I remember being on Facebook, and seeing post made on the YOB page that Mike was going to be doing vocals in a new band, called Lumbar along with Tad Doyle and Aaron Edge from Brothers of the Sonic Cloth among other bands. To say I was excited was an understatement. I could only imagine how this would sound. I couldn't wait until the album got released, and as soon as I saw this available to review I had to jump on it.
I'm pretty sure anyone reading this review knows about the history of the band, and Aaron's health situation. I won't go into the details behind it, but if anything good can be said about that horrible situation, it's this record. The album is almost exactly what I would have expected, except the short run time.
Let me just get the "bad" out of the way first. Bad needs to be in quotes because it's very subjective. The album itself is one of the shortest I've heard in ages that was not an EP. At a little less than 25 minutes, the album seems to barley get going and it's over. Some may have a problem with this. I do believe in quality over quantity, which this album does have in spades, but 25 minutes for a full length album is still hard to get my mind around. Again, a very subjective issue, as I'm sure most people don't mind one bit, but I do feel it constricts the songs slightly, and I do think more could have been done on this album than there was.
With that out of the way, let's focus on the actual album. As I mentioned earlier, the quality on this album is up there among the best of the year. Day One starts the album off with a sample and some industrial noises/sounds playing underneath before the music starts in. As soon as the music kicks in, and Mike's vocals begin wailing, you know you're in for a treat. Being that YOB is among one of my favorite bands, getting to review an album with Mike on it is an honor. The music is sludgy as expected, and just pours slowly out of the speakers. The deep tone of the bass and guitars are just amazing. The vocals are performed with such emotion and passion. One thing I want to mention ( to anyone who has not been on the bands Facebook page) is that the drums were actually from a different recoding. Aaron took drum tracks he had done from another recording, mixed them around and pieced them together for this record, then writing all the riffs to accompany those drum tracks. Simply amazing.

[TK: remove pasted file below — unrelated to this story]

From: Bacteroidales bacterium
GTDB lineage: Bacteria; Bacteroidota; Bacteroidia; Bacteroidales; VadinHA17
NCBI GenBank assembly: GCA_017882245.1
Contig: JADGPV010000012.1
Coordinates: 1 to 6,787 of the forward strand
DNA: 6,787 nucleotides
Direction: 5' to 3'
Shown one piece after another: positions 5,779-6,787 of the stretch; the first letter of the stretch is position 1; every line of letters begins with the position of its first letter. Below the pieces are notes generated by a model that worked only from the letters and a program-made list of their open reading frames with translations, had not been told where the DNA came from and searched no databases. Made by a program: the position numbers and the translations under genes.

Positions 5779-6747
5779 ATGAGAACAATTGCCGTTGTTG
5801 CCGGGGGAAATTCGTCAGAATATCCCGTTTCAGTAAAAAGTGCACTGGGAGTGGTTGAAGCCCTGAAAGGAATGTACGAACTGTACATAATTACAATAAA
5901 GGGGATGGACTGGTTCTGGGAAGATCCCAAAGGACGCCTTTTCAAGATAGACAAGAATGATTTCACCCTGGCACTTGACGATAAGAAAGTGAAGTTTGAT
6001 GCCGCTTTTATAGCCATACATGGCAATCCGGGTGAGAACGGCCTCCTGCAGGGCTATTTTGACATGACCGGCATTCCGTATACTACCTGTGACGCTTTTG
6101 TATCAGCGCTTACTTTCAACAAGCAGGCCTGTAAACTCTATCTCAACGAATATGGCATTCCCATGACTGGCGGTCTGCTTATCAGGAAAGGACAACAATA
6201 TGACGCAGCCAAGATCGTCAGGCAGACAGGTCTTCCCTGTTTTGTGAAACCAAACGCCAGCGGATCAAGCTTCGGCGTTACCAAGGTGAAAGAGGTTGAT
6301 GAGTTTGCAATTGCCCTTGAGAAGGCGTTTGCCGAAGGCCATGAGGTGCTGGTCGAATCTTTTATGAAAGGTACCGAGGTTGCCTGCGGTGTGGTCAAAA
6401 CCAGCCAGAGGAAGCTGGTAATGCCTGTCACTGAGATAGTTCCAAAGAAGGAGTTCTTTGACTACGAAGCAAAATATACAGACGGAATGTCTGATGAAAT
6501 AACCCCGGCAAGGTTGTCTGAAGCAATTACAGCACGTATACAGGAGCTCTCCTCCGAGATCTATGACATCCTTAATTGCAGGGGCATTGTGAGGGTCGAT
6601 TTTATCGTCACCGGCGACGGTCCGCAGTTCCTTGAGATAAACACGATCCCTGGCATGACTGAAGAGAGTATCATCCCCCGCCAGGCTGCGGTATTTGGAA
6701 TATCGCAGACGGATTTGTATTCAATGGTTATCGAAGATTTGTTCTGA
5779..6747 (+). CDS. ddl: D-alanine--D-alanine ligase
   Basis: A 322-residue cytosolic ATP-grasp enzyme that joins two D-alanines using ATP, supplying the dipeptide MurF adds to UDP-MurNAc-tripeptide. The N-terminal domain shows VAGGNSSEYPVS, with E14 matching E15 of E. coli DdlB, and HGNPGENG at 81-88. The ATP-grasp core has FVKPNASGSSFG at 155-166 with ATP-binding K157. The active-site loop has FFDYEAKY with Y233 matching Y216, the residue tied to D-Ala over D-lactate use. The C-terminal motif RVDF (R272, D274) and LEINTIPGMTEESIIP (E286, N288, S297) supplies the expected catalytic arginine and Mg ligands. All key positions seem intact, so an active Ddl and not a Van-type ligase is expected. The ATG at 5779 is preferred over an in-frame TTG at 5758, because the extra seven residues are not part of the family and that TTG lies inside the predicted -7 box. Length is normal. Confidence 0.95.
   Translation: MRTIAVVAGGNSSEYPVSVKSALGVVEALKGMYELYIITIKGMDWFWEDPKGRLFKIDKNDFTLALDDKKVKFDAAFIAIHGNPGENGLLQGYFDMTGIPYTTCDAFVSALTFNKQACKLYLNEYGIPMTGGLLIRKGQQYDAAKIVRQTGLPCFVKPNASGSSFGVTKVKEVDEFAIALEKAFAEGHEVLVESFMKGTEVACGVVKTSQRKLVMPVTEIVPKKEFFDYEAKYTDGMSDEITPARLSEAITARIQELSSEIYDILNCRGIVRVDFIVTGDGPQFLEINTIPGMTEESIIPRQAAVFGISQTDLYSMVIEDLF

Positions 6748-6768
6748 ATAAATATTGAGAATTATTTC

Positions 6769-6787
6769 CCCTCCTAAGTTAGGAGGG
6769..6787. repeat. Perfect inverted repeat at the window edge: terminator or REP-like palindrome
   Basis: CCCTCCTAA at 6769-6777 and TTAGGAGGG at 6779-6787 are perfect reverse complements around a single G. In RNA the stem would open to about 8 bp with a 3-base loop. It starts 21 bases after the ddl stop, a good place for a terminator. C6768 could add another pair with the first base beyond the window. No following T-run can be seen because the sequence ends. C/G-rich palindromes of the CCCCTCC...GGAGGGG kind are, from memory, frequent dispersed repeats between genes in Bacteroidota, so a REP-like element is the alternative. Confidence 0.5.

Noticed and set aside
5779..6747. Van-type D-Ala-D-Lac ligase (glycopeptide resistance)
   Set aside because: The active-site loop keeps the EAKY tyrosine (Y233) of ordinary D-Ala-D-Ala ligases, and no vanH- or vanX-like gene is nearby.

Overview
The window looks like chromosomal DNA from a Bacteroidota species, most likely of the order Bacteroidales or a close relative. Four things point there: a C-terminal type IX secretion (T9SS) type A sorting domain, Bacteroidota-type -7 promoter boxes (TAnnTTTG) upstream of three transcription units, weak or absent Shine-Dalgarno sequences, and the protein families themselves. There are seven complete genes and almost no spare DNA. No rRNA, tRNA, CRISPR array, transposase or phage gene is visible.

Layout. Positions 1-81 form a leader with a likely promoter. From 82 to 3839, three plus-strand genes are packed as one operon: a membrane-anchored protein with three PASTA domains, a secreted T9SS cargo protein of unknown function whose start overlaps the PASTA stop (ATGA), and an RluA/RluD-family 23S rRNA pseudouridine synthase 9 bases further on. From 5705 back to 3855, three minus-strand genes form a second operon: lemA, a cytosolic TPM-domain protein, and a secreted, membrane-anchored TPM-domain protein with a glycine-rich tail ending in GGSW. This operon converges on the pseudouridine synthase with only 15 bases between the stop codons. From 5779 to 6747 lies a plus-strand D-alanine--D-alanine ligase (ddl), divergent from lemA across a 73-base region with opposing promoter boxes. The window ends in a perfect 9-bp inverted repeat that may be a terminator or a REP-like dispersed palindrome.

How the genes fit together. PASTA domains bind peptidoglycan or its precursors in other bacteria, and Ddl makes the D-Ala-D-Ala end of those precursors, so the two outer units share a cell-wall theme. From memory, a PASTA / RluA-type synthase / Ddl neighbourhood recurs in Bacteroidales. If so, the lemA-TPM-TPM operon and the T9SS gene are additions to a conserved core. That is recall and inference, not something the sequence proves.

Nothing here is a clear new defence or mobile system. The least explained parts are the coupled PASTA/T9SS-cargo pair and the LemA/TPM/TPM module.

Most of the time the music crawls along and quakes the ground beneath you, but there are a few moment of some "faster" elements. Never losing the heaviness or overall sound, these moments do help to break up the songs a bit, so it's not the same sound the entire way through. Further, as mentioned, the vocals are very well done. From the wails, to screams and gruff sounds, everything fits the music perfectly, and again, the emotion is tangible and you feel like you're going on this incredible (albeit tragic) journey the album is based around. You can feel the desperation, the anger and anguish, and honestly, I am glad for that. I hesitate to use the word "relies," but this album would obviously not exist had certain situations been different. I appreciate the emotion put into this album, and you can tell this was, to an extent anyway, a very cathartic piece of work.
I feel bad having to put a score on this album. Such an emotional piece of work, and something so personal to the artists involved. However, I will say this, the album is among my favorites of the year. In a Year where Windhand had not made a new record, this would be my top album. As it is, this is an amazing doom/sludge record, and an incredible metal album. I would highly, highly, recommend everyone to check this out. The work involved, the performances, the emotion, the story, everything about this record comes together to create a cathartic experience, and one of the most enjoyable listens from this year. Please support this album by listening at the bandcamp page.
Killing Songs :
Day 1, Day 5, Day 6, Day 7
|Neill quoted 90 / 100|
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